Isaac Yuen in Orion Magazine:
45° The angle at which the heads of commuters on the 8:16 morning train are locked while swiping their phones to make fragments of text and digital candy disappear, lest the things on their screens grow long and nourishing like daydreams of fresh baguettes and weekend meanders outside the city, up to the mountain headwaters, that central source.
65° The angle at which other heads of commuters on the 8:16 morning train are positioned in their search for other eyes—watery and reddened perhaps from fussy babies or a hard night out, or restless and darting from imagining worst-case scenarios in some future job interview. The eyes tack into the storm of faces, seeking stories and solace in this gorgeous, desperate city, even if only for an instant—lock and release.
180° The degree at which you contemplate transience on a moonless August night standing atop a mountain to watch the Perseid meteor showers with your jaw agape, partly due to awe but partly because staring straight up is conducive to slack jawedness, all the while sifting through the ambient chatter of chips crunching and dogs barking and people prattling on in Chinese and English and Korean and French until a streak of fire slashes the firmament, teaching them to gasp all at once, that mother tongue.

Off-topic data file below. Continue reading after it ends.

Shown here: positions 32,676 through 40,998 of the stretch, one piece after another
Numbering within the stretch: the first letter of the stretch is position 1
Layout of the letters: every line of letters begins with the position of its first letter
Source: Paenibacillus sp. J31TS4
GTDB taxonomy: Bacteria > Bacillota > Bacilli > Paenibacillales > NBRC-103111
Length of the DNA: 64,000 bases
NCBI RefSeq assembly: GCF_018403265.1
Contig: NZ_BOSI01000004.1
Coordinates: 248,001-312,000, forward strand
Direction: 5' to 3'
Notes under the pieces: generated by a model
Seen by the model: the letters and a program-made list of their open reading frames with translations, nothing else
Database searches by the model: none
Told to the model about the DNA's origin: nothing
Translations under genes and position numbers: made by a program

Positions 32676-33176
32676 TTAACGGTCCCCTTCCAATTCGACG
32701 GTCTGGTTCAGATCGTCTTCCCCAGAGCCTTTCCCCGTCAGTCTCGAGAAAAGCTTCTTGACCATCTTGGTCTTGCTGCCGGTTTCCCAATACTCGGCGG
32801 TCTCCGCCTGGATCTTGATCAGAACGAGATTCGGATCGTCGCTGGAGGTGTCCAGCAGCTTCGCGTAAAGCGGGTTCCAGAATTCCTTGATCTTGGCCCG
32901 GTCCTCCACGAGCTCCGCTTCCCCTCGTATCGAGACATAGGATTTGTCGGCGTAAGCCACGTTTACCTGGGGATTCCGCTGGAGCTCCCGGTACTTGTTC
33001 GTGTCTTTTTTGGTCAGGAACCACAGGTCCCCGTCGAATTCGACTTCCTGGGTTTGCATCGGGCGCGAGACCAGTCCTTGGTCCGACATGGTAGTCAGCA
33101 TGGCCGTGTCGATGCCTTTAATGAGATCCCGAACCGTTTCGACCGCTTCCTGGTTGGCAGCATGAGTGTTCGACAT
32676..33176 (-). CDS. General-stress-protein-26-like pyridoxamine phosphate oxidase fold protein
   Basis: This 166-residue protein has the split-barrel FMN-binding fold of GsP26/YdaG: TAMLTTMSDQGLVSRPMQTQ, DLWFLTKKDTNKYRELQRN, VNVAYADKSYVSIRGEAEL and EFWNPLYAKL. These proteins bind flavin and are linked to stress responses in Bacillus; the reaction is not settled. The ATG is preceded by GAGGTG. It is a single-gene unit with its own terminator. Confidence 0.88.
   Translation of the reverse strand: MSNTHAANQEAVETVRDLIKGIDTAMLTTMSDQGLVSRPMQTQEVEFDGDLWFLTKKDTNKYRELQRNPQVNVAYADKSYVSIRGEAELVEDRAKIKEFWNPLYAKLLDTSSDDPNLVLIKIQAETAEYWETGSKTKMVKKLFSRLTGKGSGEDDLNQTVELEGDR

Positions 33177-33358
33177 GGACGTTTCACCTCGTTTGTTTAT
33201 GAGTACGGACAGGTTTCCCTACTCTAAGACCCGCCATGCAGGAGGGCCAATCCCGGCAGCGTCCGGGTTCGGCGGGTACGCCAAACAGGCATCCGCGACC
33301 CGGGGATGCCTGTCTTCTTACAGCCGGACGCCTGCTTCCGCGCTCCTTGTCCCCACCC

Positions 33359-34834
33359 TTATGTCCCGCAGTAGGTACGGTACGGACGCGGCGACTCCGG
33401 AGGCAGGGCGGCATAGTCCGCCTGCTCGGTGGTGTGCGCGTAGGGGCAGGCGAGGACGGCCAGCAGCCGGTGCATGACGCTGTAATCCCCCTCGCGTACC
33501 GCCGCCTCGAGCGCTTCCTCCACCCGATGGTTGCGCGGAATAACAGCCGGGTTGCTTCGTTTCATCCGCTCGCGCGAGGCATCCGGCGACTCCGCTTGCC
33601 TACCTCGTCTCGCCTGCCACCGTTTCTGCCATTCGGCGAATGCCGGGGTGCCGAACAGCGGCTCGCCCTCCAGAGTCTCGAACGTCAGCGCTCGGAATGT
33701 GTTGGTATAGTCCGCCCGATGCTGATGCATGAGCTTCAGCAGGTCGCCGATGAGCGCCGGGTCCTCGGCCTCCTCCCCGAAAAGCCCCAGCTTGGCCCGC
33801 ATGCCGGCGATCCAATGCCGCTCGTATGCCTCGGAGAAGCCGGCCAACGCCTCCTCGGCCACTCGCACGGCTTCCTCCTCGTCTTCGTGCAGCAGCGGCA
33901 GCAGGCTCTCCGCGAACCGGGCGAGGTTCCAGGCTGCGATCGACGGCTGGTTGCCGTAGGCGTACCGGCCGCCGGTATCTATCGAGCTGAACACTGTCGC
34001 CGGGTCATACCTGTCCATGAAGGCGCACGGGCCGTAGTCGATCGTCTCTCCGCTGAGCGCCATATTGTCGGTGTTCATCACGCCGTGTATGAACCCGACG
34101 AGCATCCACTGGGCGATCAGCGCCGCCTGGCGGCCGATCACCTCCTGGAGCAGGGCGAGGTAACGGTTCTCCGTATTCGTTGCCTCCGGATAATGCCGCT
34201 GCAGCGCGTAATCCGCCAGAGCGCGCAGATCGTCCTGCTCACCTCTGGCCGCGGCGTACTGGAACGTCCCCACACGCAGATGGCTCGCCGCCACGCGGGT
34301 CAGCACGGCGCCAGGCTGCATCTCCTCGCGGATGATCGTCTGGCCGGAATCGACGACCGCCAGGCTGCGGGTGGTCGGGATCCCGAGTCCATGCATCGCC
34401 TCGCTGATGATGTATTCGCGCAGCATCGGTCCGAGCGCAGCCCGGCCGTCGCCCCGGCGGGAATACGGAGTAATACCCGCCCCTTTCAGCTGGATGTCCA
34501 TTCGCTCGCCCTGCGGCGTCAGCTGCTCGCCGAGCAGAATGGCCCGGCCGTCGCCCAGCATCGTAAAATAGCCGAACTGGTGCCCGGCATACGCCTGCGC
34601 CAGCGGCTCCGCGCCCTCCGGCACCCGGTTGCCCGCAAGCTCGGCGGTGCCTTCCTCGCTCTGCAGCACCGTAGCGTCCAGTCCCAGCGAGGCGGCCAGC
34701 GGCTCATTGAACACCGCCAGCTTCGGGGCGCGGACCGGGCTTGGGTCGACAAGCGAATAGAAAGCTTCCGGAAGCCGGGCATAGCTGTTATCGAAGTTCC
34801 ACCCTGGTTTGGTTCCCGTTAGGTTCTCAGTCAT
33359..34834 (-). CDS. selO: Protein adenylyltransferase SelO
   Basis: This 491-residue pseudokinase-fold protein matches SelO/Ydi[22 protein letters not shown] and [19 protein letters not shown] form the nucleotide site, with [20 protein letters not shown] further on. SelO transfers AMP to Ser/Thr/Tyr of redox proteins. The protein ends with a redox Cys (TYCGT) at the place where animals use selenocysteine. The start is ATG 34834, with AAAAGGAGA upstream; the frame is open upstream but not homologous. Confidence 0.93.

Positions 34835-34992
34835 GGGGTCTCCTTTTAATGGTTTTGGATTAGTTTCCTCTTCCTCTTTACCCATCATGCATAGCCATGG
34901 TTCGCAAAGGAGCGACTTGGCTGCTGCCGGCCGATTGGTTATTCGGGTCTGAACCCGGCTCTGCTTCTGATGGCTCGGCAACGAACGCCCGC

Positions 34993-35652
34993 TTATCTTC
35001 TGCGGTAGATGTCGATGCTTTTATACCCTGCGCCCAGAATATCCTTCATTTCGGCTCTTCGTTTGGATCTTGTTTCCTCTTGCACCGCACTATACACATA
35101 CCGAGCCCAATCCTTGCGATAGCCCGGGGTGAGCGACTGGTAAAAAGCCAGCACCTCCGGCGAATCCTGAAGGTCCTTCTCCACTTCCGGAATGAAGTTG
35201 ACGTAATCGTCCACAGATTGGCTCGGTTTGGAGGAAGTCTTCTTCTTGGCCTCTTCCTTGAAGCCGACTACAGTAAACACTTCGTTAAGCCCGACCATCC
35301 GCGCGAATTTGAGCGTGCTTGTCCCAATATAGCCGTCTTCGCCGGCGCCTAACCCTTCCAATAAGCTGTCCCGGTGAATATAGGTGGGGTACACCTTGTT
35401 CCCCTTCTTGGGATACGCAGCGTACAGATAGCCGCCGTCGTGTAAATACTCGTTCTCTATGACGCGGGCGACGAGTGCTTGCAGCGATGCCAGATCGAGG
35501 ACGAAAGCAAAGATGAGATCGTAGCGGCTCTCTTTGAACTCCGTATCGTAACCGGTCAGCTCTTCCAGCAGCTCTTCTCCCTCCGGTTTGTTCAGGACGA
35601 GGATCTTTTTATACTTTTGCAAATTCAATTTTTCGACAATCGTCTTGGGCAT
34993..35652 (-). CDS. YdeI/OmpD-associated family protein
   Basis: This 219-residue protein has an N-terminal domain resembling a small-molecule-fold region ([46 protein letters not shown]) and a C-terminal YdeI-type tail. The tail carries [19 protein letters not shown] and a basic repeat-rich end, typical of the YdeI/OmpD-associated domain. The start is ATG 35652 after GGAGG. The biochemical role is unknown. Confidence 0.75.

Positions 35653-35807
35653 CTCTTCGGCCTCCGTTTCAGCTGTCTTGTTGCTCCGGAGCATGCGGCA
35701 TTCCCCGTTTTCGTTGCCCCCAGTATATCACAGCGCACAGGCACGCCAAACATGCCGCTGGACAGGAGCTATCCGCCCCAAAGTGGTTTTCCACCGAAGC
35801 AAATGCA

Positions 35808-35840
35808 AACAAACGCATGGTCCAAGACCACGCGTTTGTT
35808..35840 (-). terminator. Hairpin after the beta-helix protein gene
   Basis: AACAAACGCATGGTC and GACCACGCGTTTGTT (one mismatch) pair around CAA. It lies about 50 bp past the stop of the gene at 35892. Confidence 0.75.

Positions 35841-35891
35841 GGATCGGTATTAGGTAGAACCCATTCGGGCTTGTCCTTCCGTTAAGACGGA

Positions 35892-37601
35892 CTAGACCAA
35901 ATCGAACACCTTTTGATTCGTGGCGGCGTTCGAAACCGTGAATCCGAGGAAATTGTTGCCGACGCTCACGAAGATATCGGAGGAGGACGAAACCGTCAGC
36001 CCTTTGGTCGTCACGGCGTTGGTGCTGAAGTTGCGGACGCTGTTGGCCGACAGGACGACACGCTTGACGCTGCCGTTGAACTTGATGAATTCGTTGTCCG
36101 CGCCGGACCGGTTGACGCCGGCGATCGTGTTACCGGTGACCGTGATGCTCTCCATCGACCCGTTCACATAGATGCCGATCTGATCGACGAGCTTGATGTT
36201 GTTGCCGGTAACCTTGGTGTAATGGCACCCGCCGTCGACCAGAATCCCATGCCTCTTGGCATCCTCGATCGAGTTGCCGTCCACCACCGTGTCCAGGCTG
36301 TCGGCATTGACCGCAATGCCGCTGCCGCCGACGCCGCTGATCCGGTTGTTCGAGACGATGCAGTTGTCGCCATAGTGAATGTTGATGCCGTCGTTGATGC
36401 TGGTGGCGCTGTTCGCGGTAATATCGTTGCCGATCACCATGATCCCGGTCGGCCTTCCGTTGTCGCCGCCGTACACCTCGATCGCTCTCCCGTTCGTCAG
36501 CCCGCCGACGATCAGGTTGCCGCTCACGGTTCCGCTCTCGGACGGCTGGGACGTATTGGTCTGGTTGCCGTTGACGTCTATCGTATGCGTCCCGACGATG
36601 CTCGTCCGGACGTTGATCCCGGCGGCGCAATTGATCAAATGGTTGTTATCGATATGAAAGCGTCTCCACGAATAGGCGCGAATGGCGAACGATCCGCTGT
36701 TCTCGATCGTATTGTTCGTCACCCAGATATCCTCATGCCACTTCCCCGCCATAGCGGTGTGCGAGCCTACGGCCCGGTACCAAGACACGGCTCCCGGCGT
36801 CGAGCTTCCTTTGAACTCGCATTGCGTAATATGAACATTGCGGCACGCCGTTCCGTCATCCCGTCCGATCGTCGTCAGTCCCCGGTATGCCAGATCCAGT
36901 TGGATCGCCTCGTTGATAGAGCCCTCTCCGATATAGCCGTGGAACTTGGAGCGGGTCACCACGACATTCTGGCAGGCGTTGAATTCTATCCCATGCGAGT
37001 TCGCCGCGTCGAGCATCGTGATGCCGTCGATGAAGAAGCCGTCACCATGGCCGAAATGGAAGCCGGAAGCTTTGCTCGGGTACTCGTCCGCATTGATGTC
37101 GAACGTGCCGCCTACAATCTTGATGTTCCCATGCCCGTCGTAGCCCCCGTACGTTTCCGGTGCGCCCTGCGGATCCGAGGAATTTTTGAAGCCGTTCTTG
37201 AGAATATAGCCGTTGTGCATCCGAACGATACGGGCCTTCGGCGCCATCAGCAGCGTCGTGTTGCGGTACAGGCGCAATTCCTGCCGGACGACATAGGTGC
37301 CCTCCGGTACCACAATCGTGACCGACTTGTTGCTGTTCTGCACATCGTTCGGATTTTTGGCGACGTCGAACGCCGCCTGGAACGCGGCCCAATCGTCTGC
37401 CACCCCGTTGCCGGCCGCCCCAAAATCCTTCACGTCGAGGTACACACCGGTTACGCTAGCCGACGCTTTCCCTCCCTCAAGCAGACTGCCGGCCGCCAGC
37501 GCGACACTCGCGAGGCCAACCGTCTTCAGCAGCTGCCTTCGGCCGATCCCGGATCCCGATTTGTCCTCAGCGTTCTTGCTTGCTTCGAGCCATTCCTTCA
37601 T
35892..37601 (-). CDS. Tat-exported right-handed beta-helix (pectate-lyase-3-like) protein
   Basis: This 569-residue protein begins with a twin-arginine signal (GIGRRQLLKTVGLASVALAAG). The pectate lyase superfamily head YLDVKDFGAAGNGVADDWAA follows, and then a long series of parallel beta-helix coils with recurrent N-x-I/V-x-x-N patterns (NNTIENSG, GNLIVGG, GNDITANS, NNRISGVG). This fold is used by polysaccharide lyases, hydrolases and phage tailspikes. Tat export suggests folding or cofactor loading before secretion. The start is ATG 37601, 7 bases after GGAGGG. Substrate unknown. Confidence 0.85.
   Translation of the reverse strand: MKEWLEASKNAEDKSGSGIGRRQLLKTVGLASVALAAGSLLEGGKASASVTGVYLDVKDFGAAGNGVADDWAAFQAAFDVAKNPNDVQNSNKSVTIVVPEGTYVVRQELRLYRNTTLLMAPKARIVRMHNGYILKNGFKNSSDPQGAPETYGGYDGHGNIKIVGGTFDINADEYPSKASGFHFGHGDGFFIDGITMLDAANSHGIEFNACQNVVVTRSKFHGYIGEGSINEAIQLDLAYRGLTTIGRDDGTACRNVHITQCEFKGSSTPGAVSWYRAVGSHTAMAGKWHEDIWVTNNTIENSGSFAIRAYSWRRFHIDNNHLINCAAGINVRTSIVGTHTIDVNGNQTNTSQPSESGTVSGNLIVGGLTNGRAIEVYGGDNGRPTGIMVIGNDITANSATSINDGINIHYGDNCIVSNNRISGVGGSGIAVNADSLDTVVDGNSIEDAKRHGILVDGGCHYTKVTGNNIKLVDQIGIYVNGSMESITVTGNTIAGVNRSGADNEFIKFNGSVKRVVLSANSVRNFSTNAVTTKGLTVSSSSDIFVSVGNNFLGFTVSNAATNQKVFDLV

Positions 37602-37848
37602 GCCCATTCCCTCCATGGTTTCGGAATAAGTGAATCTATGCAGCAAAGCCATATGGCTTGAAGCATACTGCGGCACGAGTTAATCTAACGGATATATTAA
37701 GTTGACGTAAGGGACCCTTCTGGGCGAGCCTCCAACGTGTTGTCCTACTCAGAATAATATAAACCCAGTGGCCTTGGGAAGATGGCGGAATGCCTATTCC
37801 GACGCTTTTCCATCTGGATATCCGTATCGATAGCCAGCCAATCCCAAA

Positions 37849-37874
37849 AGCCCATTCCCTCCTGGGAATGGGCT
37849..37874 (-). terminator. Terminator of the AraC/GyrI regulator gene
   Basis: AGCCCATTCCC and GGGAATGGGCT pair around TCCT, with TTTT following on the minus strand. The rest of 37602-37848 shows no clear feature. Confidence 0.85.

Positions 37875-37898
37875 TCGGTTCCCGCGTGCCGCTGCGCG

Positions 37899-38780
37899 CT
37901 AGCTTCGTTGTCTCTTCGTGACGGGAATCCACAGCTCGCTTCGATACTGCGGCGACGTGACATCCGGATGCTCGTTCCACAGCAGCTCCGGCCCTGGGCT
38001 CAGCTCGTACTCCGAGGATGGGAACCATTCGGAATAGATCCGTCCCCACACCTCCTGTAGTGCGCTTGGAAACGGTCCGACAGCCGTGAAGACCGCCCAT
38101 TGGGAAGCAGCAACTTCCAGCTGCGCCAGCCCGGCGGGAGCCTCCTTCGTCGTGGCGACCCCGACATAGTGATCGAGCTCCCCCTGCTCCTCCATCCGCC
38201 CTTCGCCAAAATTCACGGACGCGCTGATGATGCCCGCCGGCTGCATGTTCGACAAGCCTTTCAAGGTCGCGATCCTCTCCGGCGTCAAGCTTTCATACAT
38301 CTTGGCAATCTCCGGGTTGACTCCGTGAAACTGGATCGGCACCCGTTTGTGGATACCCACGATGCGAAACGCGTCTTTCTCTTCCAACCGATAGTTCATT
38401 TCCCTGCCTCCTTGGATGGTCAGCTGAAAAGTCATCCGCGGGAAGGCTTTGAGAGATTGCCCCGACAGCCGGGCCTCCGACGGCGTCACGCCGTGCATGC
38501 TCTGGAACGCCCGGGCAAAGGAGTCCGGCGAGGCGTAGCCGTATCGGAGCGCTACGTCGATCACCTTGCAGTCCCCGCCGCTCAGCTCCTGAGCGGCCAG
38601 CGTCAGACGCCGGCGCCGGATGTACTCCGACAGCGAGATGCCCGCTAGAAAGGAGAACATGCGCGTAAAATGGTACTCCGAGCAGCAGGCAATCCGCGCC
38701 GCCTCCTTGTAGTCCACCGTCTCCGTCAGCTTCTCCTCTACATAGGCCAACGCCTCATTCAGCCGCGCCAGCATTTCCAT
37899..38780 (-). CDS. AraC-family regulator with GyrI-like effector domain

0° Because sometimes you should switch things up and see the world from above as well as below, so that you can notice the kinnikinnick carpeting the forest floors after learning its name, or the pink spine of a pigeon linking flight feathers together to form a miniature and grotesque angel, or the industriousness of sidewalk ants bustling to and fro, like commuters on a train, except the ants know each other very well, being close of kin, never worry about job interviews or loneliness, being hive minded and united, and have no need for tiny glittering screens that can distract them from their very full and present lives.